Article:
My Top Ten Tips when traveling to China

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I’ve traveled to China over 30 times in the past 10 years, so I’m a seasoned travel veteran. These are my Top Ten China Travel Tips to help you have some peace of mind when you are traveling to the most populous country in the world!

(Tip #10) Bring your travel charger and ethernet cable. Even though most hotels carry them, most will charge you an extra fee per day usage. It is better to bring your own and save the money. Also, make sure you get the adapter to fit Chinese outlets, which have three-prongs, in the shape of a triangle.

(Tip #9) Bring your own US medications. Even though you try to avoid it at all costs, some Chinese food might get you sick. In that case, make sure you have handy your anti-diarrhea pills, like Immodium and Pepto-Bismol. Also in case you catch a cold or flu, don’t forget cold/flu medicine like Tylenol and Claritin-D.

(Tip #8) When shopping for higher-end and more expensive items, always bring an English/Chinese interpreter. In department stores, price negotiation is not an option. However, privately-owned shops do have some wiggle-room on pricing on the goods they are selling. As a general rule, if you are foreign English-speaker you will pay more for an item than a local Chinese-speaker. Therefore, let the Chinese-speaker begin the negotiation on the expensive item that you want.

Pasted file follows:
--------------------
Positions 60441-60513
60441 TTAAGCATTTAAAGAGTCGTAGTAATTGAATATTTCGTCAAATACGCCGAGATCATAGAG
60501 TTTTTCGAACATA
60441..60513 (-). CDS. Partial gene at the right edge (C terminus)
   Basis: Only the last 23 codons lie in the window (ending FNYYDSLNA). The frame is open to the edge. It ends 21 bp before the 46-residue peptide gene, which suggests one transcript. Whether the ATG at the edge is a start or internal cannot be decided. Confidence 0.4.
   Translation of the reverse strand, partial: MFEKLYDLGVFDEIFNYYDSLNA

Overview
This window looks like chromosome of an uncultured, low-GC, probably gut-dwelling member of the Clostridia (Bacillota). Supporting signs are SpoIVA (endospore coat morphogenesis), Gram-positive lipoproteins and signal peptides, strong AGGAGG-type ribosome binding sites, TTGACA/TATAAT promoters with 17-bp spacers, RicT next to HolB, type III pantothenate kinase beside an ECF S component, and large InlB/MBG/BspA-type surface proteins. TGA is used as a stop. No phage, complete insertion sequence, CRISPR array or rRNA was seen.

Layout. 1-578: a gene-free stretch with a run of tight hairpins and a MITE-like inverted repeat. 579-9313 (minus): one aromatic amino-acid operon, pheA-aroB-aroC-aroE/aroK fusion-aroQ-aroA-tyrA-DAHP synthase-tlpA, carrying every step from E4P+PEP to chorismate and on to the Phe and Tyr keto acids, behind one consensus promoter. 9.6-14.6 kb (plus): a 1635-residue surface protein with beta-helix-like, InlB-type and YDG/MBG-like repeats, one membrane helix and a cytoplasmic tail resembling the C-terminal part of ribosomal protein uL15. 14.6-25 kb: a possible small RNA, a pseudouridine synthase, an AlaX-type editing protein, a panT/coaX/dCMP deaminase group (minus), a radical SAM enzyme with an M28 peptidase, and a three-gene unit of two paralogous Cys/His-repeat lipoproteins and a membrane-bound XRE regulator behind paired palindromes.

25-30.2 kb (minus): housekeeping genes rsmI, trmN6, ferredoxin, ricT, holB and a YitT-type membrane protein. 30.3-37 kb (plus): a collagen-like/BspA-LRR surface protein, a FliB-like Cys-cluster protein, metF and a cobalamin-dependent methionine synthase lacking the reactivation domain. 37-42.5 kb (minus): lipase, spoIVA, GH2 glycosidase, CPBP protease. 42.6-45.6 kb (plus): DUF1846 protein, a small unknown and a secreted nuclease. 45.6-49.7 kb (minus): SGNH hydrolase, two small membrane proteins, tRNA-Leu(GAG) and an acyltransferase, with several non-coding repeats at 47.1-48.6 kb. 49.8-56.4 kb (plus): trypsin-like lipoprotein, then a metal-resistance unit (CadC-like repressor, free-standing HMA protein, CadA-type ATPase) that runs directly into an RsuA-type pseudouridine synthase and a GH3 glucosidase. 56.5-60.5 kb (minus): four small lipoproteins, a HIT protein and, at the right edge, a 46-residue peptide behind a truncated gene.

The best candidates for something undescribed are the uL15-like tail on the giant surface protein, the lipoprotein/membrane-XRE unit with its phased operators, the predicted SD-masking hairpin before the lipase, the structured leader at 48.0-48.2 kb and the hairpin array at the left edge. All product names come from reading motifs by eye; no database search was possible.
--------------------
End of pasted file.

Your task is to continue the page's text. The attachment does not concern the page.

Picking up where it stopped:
(Tip #7) Learn some basic Chinese phrases and learn some ettiquette when eating at Chinese restaurants, especially during business lunches and dinners. In most of your encounters in China (i. e. airport, hotel, etc.), most Chinese speak good English, but there are few important phrases you should learn in Chinese, such as “Where are the restrooms?”, “I need a taxi.”, “Thank you.”, “You’re welcome.”, etc. Also, when meeting with Chinese business people for lunch or dinner, be sure to learn the proper way to use chopsticks and also the other nuances of presenting yourself during a Chinese meal.

(Tip #6) Be a tourist, but don’t “act” like a tourist. Treat areas you visit with respect. Most ancient sites have been around for thousands of year and even though you may see trash around, this doesn’t give you reason to litter also. Another thing, most Chinese are friendly and welcome foreign tourists with open arms, but be very cautious of those few bad apples that may take advantage of you because you are a tourist. Watch your belongings carefully, especially if you have an expensive camera hanging around your neck or a cell phone clipped to your belt. Pick-pockets are ever-present.

(Tip #5) Don’t drink the water. Ah, of course you can drink water when you are in China, just make sure it is the bottled variety. Also make sure that if you buy bottled water from a shop in China, make sure the screw top has not been opened. Otherwise, you could be drinking plain ol’ tap water. Lastly, if you do order soft drinks at a Chinese restaurant, always ask for it “cold, but without ice”. Normally, Chinese ice is made with regular tap water.